Still Got It?

Still Got It?

The Australian Open is underway!!

If you are a DIE HARD tennis fan like me, the Australian Open, makes it feel like Christmas comes in January.  It’s not dubbed ‘the happy slam’ for no reason.  The weather’s usually warm – sometimes scorching – and the people are nice, spirited and very astute when it comes to their tennis, as they should be.  Australia is one of the power houses of tennis after all.  Heck, even the players are nice, this time of the year.  Some are in such a giving mood, as to gift away their rightful spots in the next round of the slam to overwhelming underdogs, who happily grab their moment in the spotlight.

Okay I kid.  Fact is there is nobody left in the draw who does not deserve to be there.  Unless of course you believe Rafa was paid handsomely to lose to Verdasco.  I’ll most likely do an article on the match fixing storm that has hit this year’s Australian Open, but that will be later.  Three years ago, I wrote a similar article – about performance drugs in tennis – and if you wanna read it, follow the link below.

Beware The Lance Armstrong Moment

In the meantime, I’d like to draw your attention to this video, all of thirteen years ago on the lawns of Wimbledon.  You really only need to watch the first twenty one seconds.

In his first ever speech as a grand slam champion, Federer belted out the memorable words “Now I have it!”  How appropriate that phrase was then.  Federer had long been seen as the mercurial talent who hadn’t quite expressed the latent greatness anyone who’d watched him play, believed he had.  He’d come into Wimbledon that year, following a disappointing performance the previous year, where he’d been bullied off the court by that long serving giant, Mario Ancic.  But in 2003, Federer played like a man who was searching for something.  That something, was more than a Grand Slam title.  It felt like he was slowly discovering a place or state, where his new found mental calm could allow his physical and kinesthetic gifts to flow outwards unperturbed, and as naturally as the exhalation of a breath.  “Now I have it!” sounded as much like a celebratory cry as it did, a cry of relief and recognition.  That was when Roger Federer, the tennis player, stepped aside and RF the icon, stepped forward.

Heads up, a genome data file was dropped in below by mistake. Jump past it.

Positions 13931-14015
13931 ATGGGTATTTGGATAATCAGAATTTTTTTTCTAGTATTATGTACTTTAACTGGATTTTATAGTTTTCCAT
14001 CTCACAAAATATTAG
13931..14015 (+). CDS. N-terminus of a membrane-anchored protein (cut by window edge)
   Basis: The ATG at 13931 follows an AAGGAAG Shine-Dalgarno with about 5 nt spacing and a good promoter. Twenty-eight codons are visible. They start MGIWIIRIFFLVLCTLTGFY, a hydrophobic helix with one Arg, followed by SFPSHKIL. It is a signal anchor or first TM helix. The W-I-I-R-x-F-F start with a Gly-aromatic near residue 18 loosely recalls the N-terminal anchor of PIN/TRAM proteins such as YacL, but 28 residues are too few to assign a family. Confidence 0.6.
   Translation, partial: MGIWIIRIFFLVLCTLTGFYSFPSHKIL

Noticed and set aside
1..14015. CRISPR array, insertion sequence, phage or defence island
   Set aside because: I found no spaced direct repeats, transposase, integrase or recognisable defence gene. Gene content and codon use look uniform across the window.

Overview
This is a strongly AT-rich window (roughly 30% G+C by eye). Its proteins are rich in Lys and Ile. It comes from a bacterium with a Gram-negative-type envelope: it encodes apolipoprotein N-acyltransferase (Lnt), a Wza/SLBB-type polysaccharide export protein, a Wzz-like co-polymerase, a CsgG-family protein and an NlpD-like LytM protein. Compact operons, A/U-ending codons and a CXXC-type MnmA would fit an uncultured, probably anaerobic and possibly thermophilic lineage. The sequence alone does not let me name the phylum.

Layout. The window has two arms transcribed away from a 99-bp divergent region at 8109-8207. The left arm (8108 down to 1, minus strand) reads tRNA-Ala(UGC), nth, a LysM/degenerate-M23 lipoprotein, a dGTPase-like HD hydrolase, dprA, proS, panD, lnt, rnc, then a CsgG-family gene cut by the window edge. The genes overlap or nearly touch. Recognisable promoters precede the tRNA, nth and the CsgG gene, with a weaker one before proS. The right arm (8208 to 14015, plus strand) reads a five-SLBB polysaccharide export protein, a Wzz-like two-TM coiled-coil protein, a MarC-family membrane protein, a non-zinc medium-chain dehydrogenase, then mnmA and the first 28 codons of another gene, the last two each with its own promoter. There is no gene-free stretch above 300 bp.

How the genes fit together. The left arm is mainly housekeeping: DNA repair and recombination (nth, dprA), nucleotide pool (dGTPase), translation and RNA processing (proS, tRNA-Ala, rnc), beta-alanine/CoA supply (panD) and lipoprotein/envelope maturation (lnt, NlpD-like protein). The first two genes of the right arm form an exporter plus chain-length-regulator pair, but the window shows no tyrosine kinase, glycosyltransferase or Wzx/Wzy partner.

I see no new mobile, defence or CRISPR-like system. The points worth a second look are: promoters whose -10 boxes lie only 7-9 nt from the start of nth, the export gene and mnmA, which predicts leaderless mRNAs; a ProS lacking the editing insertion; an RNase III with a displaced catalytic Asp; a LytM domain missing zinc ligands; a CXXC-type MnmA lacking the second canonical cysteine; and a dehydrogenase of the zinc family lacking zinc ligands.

Over the next sixteen slam victories, Federer told us time and time again, that he still had it.  And by it, I mean the earlier mentioned ability to enter a will not lose zone for seven consecutive best out of five matches.  Thirteen years on, and it is official.  No male tennis player has ever been able to rediscover it, this many times.  The result is the reason why many tennis pundits consider the Swiss Icon to be the greatest tennis player that has ever graced the courts.  However, as with all great champions, age and an ever improving group of younger, hungry players, have slowly but surely diminished Federer’s ability to get into that zen-like state that all but guaranteed him a title by the time the fortnight rolled around.  Federer hit a low point in 2013, a year he failed to make a Grand Slam final for the first time in a decade.  The media, and indeed most tennis pundits, were ready to sing his swan song, when something happened.  Federer bounced back the following year, reaching the Wimbledon final and pushing Djokovic to five sets in an epic final.  He backed up his 2014 season, with an even more impressive 2015, where he reached both the Wimbledon and U.S open finals, and ultimately was denied by Djokovic.

This brings me to my next question.  Does The Fed still have it?  He’s come close to answering in the affirmative, these last two seasons.  Were it not for Djokovic and we might be discussing Federer’s 20 slams right now.  That number would most likely have all but end the grand slam haul hunt, and at least quieted GOAT debaters for a while.  Instead, Federer after tearing through the draw, found himself completely flat against Djokovic in the final.  While it was evident that Djokovic raised his game for all three matches, it was also clear that Federer could not sustain a level that matched that of the Serb’s.

If Federer strolls into Wimbledon slamless, it would have been four years since he last won a slam.  Four years since he last reminded us that he still had it.  However, Wimbledon is still far away.  Winning the Australian Open would send the message loud and clear, to the tennis community.  So what do you say Fed?  Still got it?

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